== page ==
Front Line Wisdom Changes your Customers’ Perceptions

I had my keys. I had my wallet. I had my shopping list.

“Okay, I’m headed to the grocery store. Be back soon!”

“No you won’t.”

That came from my wife’s friend, who was hanging out with us on the back porch.

“They’re remodeling the store. It’ll take you 45 minutes to find anything in there right now.”

I can’t say she didn’t warn me, but I was curious. So I went anyway.

Front Line Wisdom and Customer Perceptions

She was right. It was a madhouse, total chaos. Confused shoppers wandered around, following directions printed on pieces of paper (“Bread is now on aisle 12”) and employees (“cereal is where the magazines used to be”).

And in the midst of all this, a lone manager standing in an aisle. As I passed by with a frustrated look on my face, she nervously approached.

Manager: Are you finding everything okay?
Me (laughing): I bet you’re getting some colorful answers to that question today.
Manager: Oh, I’ve had some Miss Daisy’s chewing me out. This is pretty painful.
Me: So what’s up? Why the remodeling?
Manager: Well, corporate wants all the stores to have the same basic layout, so that’s the main reason we’re doing this right now. We’re also expecting to change our inventory some in the next year or two, so we are trying to get ahead of that.

With that, she handed me a piece of paper that had a directory of some common items, wished me a good day, and went back to helping other shoppers.

I eventually found everything on my list and headed to the checkout lane, where I received the usual greeting.

Cashier: Did you find everything okay today?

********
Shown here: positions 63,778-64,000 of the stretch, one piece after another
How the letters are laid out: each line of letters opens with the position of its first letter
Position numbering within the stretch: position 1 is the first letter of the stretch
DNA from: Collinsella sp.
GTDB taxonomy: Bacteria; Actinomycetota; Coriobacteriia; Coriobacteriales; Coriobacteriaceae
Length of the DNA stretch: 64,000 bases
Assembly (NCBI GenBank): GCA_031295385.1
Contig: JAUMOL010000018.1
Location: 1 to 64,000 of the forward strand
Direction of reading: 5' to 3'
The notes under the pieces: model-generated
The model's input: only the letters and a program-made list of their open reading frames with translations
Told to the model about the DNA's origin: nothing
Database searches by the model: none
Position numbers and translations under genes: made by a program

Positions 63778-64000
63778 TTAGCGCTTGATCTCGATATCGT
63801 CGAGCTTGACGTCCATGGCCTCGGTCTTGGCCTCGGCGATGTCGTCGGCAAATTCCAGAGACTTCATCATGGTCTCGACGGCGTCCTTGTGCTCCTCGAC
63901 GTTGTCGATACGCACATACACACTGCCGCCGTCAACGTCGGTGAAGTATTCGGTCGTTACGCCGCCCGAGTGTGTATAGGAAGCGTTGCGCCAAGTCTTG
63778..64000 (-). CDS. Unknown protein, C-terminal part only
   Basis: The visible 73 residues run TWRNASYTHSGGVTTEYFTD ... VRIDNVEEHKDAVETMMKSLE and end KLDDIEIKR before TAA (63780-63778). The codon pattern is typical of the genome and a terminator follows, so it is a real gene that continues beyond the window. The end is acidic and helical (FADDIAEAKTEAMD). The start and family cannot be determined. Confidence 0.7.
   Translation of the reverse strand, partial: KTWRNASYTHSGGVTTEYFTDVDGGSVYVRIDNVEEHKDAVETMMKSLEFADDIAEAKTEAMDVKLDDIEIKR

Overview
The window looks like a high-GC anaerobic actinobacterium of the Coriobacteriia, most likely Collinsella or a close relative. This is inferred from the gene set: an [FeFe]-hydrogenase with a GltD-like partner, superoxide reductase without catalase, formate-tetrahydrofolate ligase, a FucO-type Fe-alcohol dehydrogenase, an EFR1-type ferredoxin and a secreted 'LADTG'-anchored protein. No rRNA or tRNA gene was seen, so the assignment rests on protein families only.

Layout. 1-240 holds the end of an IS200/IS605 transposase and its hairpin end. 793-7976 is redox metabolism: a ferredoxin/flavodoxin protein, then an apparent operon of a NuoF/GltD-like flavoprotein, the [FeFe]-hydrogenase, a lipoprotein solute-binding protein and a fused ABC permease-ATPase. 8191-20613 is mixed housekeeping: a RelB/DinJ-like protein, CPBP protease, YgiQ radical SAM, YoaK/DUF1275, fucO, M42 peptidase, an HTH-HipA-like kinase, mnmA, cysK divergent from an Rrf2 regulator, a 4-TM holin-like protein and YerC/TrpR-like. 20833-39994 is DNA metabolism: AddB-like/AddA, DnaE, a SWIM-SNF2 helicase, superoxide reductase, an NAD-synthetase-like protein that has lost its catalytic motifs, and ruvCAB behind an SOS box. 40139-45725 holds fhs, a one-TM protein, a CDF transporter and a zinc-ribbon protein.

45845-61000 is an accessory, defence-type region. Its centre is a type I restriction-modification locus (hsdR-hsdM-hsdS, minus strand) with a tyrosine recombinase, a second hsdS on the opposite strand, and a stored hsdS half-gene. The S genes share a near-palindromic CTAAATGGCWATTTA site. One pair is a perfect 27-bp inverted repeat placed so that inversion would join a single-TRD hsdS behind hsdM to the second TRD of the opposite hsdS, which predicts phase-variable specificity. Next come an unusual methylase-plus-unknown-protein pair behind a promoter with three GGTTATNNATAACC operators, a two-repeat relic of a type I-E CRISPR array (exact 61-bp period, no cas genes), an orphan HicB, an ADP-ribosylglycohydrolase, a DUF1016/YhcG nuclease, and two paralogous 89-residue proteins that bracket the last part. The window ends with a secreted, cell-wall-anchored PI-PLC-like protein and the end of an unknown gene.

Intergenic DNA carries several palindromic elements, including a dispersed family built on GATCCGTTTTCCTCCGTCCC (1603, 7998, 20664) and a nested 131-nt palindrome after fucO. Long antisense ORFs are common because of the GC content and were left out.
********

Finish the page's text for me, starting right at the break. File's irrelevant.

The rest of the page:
Me: It takes some guts to ask that question today!
Cashier (laughing): Yeah, people get pretty worked up. I’ve even had some people start yelling.
Me: So what do you do?
Cashier (shrugs): Well, I just tell them we’re making room for wine. And all of a sudden they stop complaining.

Ahh, yes. The wine. The inventory addition the manager referred to.

Tennessee is one of 14 states that doesn’t allow wine sales in grocery stores, but voters enthusiastically supported a referendum to change that in 2016. And somehow hearing “making room for wine” is more palatable than “planning for inventory additions” – go figure.

The lessons? There are two.

  1. If you’ve got to make a change, especially one that’s going to irritate your customers, try hard to show them why it should matter to them. As a fellow human, I’m sympathetic to the manager getting yelled at because she’s implementing a corporate directive. But as a customer, I don’t care, I just want to be able to find the Cheerios.
  2. Oftentimes the smartest person in the room isn’t the one with the biggest title, or the most responsibility, or the highest pay, or the best education. Push all that to the side and ask yourself, “who spends the most time with my customers?” And when you’re talking shop, make sure that person has a seat at the table.

Of course, there’s an even more obvious lesson too: wine makes everything better.


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